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Cañada College Receives $3.3 Million Federal Grant to Help Community College Students Earn Bachelor’s Degrees at the School’s University Center

The grant will help increase the number of high-need and Hispanic students earning bachelor's degrees by funding articulated pathways and academic support services.

The Center for International and University Studies (CIUS) at Cañada College has received a major funding boost from the U.S. Department of Education’s Developing Hispanic-Serving Institutions Program that will make it easier for students at the college to earn bachelor’s degrees.

The college received word from U.S. Sen. Barbara Boxer’s office that it will receive a five-year, $3.3 million grant. “This is a major grant that will literally transform the college and the Center for International and University Studies,” said Cañada’s Interim President, Jim Keller. “The grant will fund additional personnel needed to put into place clear pathways and support services for students who enter the college seeking bachelor’s degrees. It will make it much easier for students to transition successfully from their associate’s degree to the bachelor’s degree.”

The CIUS brings together two distinct programs at Cañada College: the University Center and International Student Programs. The University Center was established in 2001 as a new model to provide four-year college degree programs. Cañada is one of only a handful of community colleges in the state of California with a University Center which came into being through special state legislation sponsored by Lou Papan with the support of the San Mateo County Community College District. It is designed to extend higher learning to peninsula residents that cannot travel to participating universities.

The University Center offers bachelor’s degrees and professional certificates in an array of academic subjects including business administration, child and adolescent development, psychology, allied health, human services, and nursing. All courses are taught by faculty from partner universities including San Francisco State, Notre Dame de Namur, and National University.

The A2B (associate’s degree to bachelor’s degree) Program grant will fund a specialist assigned as a case manager to each Cañada student who completes 30 units towards the associate's degree and has expressed interest in ultimately completing the bachelor's degree. The A2B specialist works with academic advisors, the transfer counselor, and Learning Center staff to ensure that students have the information, education plan, and academic support they need to complete their associate's degree and move smoothly into and through a University Center bachelor's degree program.

The A2B specialist will also partner with the college's and partner universities' financial aid staff to create with the student a financial aid plan that clarifies how the student will pay for the higher tuition rates the universities charge.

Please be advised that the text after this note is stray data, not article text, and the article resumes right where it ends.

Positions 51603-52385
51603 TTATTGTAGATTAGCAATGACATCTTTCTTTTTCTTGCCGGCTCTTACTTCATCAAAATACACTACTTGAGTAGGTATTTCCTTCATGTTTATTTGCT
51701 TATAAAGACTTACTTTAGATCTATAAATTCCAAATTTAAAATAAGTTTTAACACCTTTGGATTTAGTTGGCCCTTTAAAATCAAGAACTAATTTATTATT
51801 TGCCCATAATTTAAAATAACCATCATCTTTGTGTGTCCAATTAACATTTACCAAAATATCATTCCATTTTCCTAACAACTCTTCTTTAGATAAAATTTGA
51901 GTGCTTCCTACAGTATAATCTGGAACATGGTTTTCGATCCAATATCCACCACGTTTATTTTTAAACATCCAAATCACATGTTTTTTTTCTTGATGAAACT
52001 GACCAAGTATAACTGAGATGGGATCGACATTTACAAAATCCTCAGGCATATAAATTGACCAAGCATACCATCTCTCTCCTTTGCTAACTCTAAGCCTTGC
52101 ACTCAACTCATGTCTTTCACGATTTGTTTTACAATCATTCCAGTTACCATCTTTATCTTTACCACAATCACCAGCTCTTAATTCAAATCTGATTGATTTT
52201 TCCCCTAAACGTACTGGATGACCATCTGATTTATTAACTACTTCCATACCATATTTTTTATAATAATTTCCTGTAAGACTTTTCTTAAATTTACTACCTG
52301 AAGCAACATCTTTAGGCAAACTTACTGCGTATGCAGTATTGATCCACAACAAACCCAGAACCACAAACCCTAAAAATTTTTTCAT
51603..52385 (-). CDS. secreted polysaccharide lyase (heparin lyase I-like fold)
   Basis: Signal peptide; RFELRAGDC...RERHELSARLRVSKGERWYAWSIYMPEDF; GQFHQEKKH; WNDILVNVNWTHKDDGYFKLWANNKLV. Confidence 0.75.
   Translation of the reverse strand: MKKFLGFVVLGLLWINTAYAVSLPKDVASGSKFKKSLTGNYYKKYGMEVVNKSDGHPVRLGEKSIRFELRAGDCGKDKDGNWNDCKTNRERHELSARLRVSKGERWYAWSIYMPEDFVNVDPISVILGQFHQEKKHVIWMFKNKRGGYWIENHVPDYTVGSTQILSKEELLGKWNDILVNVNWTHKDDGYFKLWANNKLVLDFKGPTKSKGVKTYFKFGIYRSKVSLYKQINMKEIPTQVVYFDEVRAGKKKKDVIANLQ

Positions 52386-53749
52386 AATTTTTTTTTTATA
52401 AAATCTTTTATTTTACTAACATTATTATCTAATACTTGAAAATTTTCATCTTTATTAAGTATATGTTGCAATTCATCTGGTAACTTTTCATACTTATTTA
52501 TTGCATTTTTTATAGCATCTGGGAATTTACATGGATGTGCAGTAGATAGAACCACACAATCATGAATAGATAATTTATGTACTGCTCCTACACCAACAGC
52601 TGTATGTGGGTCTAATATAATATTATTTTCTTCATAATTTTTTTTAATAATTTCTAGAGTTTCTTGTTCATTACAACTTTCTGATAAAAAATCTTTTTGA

The grant also supports:
  • A part-time librarian to provide specialized library services in the evenings and weekends to students preparing for transfer to a bachelor's degree and to students who are completing a bachelor's degree through a University Center program.
  • A distance education designer to design hybrid courses that combine classroom and online time, as well as online courses, so that University Center students can still work towards their bachelor's degree even when they are unable to attend classes on campus.
  • Learning Center tutors to assist students in developing skills to succeed in upper-division coursework.
  • A researcher to refine data collection strategies and to track student success after transfer to University Center programs.
“These positions are crucial to support the success of our students as they transition from community college to university academics,” said Lucy Carter, director for the CIUS.

With grant funds, Cañada will also develop a peer mentor program for University Center students and improve University Center infrastructure including the internal website for partner university faculty, the billing system for facilities-use fees, University Center outreach strategies for new programs, and cross-institution calendar coordination. Carter will oversee the A2B program, with a project director managing the day-to-day activities.

The grant also funds three University Center partner universities to provide advisors to work with the A2B specialist and with students to ensure the smooth transition from associate's degree to bachelor's degree and to articulate clear pathways from Cañada’s degree programs to the bachelor's degree programs offered on our campus. The three partner universities are: San Francisco State University, which will offer a new Bachelor of Arts in Digital Animation; National Hispanic University, which will offer a new Bachelor of Arts in Child Development; and Notre Dame de Namur University, which will expand its Bachelor of Science degrees in Business Administration and Human Services.

The college will receive $624,255 in the first year of the grant and between $646,000 and $714,000 for each of the final four years.


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